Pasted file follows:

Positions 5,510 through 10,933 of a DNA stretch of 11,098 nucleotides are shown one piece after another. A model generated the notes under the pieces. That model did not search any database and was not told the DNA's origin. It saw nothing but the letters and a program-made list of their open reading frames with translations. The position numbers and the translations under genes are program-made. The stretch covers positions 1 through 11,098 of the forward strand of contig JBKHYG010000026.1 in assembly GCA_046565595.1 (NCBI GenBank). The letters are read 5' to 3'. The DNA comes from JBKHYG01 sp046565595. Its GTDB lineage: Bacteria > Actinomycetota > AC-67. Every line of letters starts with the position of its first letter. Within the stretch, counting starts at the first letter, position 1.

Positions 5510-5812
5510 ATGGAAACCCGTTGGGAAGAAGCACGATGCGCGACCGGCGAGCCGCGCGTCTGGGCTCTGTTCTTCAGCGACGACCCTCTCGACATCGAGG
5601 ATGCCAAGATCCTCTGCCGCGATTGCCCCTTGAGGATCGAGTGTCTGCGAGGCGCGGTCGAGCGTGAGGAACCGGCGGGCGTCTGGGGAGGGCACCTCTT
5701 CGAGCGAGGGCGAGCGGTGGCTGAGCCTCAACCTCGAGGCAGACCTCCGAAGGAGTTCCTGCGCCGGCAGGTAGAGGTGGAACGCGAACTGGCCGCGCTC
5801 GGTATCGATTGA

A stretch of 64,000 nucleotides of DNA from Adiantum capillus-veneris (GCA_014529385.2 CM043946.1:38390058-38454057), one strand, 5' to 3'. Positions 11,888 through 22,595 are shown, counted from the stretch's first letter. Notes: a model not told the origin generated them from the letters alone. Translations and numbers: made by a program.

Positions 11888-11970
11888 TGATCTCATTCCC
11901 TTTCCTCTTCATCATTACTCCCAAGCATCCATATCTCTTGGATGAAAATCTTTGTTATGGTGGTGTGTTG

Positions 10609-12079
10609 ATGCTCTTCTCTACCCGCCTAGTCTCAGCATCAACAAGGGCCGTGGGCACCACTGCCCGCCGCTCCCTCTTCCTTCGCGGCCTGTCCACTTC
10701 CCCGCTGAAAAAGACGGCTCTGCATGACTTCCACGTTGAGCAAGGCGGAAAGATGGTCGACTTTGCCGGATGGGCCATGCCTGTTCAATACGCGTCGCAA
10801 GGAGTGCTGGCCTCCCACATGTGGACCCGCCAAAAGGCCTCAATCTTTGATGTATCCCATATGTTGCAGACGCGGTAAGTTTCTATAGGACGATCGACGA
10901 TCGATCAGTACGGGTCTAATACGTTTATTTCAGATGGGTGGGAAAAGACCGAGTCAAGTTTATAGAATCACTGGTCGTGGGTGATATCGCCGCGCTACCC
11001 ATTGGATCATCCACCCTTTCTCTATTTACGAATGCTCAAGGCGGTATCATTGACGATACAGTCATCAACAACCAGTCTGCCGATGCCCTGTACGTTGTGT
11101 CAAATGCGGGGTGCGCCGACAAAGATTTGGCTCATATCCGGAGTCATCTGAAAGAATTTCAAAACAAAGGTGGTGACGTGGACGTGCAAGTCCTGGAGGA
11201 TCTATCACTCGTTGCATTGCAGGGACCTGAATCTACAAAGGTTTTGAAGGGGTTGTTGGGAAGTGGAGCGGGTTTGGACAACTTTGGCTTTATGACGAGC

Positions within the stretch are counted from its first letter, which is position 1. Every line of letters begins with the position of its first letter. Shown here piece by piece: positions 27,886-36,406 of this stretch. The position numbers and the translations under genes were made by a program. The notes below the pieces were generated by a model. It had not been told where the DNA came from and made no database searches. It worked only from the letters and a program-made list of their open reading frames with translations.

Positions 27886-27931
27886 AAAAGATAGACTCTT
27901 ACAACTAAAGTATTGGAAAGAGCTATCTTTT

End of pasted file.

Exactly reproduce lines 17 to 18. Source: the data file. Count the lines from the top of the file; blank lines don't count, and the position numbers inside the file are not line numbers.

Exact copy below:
11101 CAAATGCGGGGTGCGCCGACAAAGATTTGGCTCATATCCGGAGTCATCTGAAAGAATTTCAAAACAAAGGTGGTGACGTGGACGTGCAAGTCCTGGAGGA
11201 TCTATCACTCGTTGCATTGCAGGGACCTGAATCTACAAAGGTTTTGAAGGGGTTGTTGGGAAGTGGAGCGGGTTTGGACAACTTTGGCTTTATGACGAGC